The Self-Inflicted Nature of Satiation
Research on satiation and adaptation continues growing with a recent focus on non-physiological mechanisms. That is, satiation is not only becoming full, or a shifted reference points. I present a theoretical framework for understanding satiation as the result of physiological, perceptual, and self-reflective components. This framework helps explain a range of different phenomena from past work: Why does choosing increase satiation? Why do rabid fans seem immune to satiation? Why do children get bored amid a sea of toys, etc. Finally, I discuss some preliminary findings from an fMRI study that provides further insight into the nature of psychological satiation and recovery.
Yanwen WangAssistant Professor, Marketing and Behavioral Science Division; Canada Research Chair in Marketing Analytics
University of British Columbia, Sauder School of Business
Yanwen Wang is an Assistant Professor of Marketing and Behavioural Science, and Canada Research Chair in Marketing Analytics at the Sauder School of Business at the University of British Columbia. She earned a Ph.D. in Marketing from Emory University in 2014. Her research lies at the intersection between marketing and public policy. She focuses on the regulatory implications of marketing actions in a variety of contexts including anti-smoking campaigns, political advertising, mobile hailing technology, and financial decision making. Her work has appeared in Marketing Science. She was nominated as MSI young scholar in 2019.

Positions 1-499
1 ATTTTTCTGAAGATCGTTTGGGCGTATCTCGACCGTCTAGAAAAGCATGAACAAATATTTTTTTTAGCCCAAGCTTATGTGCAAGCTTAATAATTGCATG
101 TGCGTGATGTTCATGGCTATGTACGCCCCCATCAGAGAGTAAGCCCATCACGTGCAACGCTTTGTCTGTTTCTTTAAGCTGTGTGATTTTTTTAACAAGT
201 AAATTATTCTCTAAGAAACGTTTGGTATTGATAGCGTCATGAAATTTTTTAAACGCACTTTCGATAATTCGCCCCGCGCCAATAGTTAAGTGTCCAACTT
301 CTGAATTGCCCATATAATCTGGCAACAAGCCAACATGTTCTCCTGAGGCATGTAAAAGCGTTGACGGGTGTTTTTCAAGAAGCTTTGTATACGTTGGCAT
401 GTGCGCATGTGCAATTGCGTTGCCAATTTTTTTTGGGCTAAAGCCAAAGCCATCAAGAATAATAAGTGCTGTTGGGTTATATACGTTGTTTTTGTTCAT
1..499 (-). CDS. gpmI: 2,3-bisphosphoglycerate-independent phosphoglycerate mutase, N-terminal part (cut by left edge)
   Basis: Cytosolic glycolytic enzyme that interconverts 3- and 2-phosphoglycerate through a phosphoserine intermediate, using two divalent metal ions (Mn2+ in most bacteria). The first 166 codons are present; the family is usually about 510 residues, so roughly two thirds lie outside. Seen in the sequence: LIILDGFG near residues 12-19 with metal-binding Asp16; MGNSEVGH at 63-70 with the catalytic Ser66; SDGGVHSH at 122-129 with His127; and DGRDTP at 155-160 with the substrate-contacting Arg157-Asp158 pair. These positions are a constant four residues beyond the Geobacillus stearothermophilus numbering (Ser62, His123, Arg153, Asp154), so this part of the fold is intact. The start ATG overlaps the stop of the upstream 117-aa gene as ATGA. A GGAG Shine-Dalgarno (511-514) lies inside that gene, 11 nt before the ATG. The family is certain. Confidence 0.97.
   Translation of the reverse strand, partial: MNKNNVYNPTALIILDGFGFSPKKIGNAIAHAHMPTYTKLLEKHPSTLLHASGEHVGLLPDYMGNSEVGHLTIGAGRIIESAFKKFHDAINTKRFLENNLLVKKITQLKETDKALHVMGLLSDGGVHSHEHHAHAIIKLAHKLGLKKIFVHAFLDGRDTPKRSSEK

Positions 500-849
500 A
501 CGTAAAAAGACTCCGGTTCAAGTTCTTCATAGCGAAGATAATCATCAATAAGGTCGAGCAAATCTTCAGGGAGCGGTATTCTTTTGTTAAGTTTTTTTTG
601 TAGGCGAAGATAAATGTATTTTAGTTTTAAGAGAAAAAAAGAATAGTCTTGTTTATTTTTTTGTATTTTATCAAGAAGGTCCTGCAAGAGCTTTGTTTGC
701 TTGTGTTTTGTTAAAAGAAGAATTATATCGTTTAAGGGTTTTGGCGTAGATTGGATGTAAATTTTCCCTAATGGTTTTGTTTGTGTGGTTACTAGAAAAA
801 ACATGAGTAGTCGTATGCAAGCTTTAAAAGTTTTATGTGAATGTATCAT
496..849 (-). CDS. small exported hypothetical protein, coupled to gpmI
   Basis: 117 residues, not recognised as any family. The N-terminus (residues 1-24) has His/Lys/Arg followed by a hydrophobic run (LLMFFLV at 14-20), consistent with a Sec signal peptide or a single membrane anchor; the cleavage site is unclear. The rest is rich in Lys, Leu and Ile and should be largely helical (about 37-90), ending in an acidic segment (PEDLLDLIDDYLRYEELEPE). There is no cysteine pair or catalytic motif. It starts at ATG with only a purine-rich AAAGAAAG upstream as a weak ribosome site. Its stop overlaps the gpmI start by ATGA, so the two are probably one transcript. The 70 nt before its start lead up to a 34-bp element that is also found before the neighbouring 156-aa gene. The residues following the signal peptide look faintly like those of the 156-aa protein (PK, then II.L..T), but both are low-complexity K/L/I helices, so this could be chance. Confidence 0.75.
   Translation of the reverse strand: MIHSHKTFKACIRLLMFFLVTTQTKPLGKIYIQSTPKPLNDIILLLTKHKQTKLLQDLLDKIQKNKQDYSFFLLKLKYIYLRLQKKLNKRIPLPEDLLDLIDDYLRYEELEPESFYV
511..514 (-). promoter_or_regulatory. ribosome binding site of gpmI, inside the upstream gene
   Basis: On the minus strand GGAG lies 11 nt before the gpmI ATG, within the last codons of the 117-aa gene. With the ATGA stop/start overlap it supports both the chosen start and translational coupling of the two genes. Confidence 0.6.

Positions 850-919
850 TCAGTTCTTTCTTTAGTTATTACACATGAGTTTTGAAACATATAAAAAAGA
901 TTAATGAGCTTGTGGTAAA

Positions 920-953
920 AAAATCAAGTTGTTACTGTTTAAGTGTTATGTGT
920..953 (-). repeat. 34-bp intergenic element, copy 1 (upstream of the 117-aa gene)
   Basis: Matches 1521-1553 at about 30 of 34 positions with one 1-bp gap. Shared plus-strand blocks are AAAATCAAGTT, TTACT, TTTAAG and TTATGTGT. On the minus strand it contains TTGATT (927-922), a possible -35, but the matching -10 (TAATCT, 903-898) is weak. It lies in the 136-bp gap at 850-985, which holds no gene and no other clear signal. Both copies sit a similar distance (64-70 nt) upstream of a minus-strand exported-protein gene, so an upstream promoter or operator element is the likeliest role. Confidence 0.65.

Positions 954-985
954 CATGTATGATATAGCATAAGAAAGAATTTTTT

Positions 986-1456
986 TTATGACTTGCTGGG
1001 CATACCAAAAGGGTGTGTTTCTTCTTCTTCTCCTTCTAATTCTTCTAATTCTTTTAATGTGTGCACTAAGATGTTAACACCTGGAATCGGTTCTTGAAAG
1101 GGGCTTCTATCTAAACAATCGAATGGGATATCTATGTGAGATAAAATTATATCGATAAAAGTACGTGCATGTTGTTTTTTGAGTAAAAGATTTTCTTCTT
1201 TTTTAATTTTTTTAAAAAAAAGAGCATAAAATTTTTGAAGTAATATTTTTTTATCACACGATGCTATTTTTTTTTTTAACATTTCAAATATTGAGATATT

Generous to a Fault? The Effect of Generosity of Employers’ Retirement Plan Contributions on Leakage from Cashing Out at Job Separation
Pre-retirement leakage is any form of withdrawal from 401(k) retirement plan balances before the age of 59.5. The US government imposes a 10% tax penalty on leakage to discourage it. We investigate the impact of employer matching contributions on leakage at job termination. Adding a matching contribution or increasing the generosity of the match is aimed to incentivize participation and increase employees’ contribution rates. Using a unique data set with 597,980 employees covered by 29 retirement plans, we find that 38% of employees leaked by cashing out 401(k) savings at job termination. Increasing the generosity of the employer / employee match rate affects retirement plan leakage by two primary channels. First, higher match rates increase retirement balances from employer and own contributions, and higher retirement balances decrease retirement plan leakage. Second, holding constant one’s balance, a higher match rate increases the proportion of one’s balance contributed by one’s employer, and a higher proportion increases the probability of leakage. We interpret that latter composition effect as evidence that employees are more likely to frame their retirement accounts as a rainy-day fund rather than a lock box of untouchable retirement savings when their employer contributed a greater proportion of the balance. The net effect of increasing employer match rates reflects the balance of these two forces. We estimate that a 50% increase in employer / employee matching rate would be associated with a 14.5% increase in leakage probability at job termination. However, there could be an 11.2% reduction in leakage probability if employees ignore the extra incentive for leakage generated by the framing effect. A 50% match rate increase will accumulate an additional $36,398 for an average 401(k) account. However, if we were able to shut down the framing effect of the composition of one’s balance, the build-up asset could have reached $46,273. Approximately 20% of the accumulated asset leak out of the system.
Stefano PuntoniProfessor of Marketing
Erasmus University Rotterdam, Rotterdam School of Management (RSM)